Thursday 14 June 2018

Seabird decline

I was talking to a visitor to Sumburgh head a few days ago and he said the seabirds were impressive, if only he had been here about 20 years ago he would have seen a far bigger, nosier and smelly bird colony.

Shetland Seabirds have been in decline for about 25 years, numbers significantly down in Shetland but also elsewhere like the Farne Islands, St Kilda and the Outer Hebrides. So why and how do we know? Its all well saying numbers are down but without a proper census its just an educated guess.

                                                                                  Fulmars feeding on ?

This year I have joined about 40 others in Shetland undertaking the latest Seabird census to establish just what numbers of seabirds survive in Shetland. The RSPB are co-ordinating work over the next couple of seasons.
                                                                              Common Gull young

I have taken on three areas close to where I live, these are part of 550 sites to be covered in Shetland. The aim is really to count all the Arctic Terns and other seabirds in the plot for the Seabird Monitoring programme. A lot of the previous information is given so its good to compare the results

Plot 1 (1hour 1 6 18 / 1.5 hours 2 6 18

                                     1998              2018
Arctic Tern                     55                  94
Black Headed Gull          0                     2
Common Gull                  4                     5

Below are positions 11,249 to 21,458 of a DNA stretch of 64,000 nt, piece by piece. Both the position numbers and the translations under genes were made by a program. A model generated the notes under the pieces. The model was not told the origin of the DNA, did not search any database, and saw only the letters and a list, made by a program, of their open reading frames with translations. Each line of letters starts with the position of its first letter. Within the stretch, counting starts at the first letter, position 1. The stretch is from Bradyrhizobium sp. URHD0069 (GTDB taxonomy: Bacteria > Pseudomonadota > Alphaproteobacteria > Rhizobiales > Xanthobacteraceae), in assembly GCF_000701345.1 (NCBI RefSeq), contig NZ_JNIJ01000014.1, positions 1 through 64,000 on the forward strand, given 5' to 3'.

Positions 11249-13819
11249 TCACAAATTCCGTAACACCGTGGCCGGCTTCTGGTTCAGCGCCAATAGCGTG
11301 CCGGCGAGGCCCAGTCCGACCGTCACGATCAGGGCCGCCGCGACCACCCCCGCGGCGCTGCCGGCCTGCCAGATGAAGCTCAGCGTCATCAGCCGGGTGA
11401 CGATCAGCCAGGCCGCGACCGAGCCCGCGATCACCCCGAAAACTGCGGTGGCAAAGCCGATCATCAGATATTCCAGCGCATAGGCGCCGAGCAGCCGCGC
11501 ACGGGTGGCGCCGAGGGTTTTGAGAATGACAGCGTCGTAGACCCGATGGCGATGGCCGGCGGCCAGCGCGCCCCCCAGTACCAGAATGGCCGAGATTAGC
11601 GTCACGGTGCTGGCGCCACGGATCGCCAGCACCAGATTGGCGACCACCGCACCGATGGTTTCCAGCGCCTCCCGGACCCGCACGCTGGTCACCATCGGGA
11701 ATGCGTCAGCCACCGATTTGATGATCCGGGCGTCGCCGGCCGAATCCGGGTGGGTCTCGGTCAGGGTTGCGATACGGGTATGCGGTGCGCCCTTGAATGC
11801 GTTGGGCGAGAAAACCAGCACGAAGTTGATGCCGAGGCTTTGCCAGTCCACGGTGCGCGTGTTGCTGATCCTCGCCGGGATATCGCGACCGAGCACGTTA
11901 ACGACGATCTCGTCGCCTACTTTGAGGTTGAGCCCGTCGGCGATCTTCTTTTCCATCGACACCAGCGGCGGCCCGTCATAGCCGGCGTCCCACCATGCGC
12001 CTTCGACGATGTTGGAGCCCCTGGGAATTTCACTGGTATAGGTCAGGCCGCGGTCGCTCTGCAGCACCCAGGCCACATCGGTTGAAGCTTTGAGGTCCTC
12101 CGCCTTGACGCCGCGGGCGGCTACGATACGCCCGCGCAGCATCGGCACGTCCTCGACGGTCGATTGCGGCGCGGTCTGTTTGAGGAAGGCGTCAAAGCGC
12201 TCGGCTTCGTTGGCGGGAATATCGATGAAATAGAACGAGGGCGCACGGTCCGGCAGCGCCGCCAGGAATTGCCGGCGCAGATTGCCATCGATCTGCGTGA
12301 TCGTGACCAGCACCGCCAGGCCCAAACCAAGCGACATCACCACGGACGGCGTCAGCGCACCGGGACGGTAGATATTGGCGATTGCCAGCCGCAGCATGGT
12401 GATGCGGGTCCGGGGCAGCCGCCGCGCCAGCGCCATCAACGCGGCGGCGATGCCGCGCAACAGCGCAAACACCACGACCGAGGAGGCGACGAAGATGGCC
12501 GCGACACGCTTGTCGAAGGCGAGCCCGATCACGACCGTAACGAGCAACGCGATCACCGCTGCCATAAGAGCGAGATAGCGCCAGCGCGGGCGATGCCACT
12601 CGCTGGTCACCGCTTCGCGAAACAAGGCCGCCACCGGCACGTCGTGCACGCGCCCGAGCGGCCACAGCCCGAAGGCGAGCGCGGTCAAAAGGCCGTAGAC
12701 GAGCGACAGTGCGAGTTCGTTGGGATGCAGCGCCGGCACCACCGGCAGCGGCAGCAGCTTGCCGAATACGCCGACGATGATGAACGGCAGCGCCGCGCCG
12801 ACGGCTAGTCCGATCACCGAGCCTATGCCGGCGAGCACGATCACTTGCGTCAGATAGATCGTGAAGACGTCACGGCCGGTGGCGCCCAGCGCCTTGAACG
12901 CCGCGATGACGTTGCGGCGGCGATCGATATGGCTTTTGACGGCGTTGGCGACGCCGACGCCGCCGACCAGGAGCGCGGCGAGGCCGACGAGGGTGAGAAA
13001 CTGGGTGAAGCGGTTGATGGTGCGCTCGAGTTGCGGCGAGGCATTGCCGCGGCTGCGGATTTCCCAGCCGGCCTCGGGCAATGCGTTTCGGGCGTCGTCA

Herring Gull                   63                    6
Shag                                 0                     3
GTBB                              3                     1
Fulmar                           399                   181

Plot 2
Arctic Tern                      2                     2
Fulmar                             310               465
Herring Gull                    9                     1
GT BB                             1                     0
Black guillemot              N/C                 6                
Shag                               N/C                  2

Plot 3 (3 hours 2 6 18)                           (2018)
Arctic Tern                                             124
Gt Skua                                                    22          (Club 46)
Arctic Skua                                               1
Puffin                                                       42
Guillemot                                                 142
Razorbill                                                    23
Black Guillemot                                        12
Shag                                                          12
Fulmar                                                      TBC

The 1998 count was part of the Seabird 2000 count (1998- 2002)

All the Auks and terns rely on Sandeels which are now in short supply, last year one Puffin from Shetland travelled for 248 miles to bring food back to the young yet a Puffin from a colony at Inner Farne only travelled a couple of miles.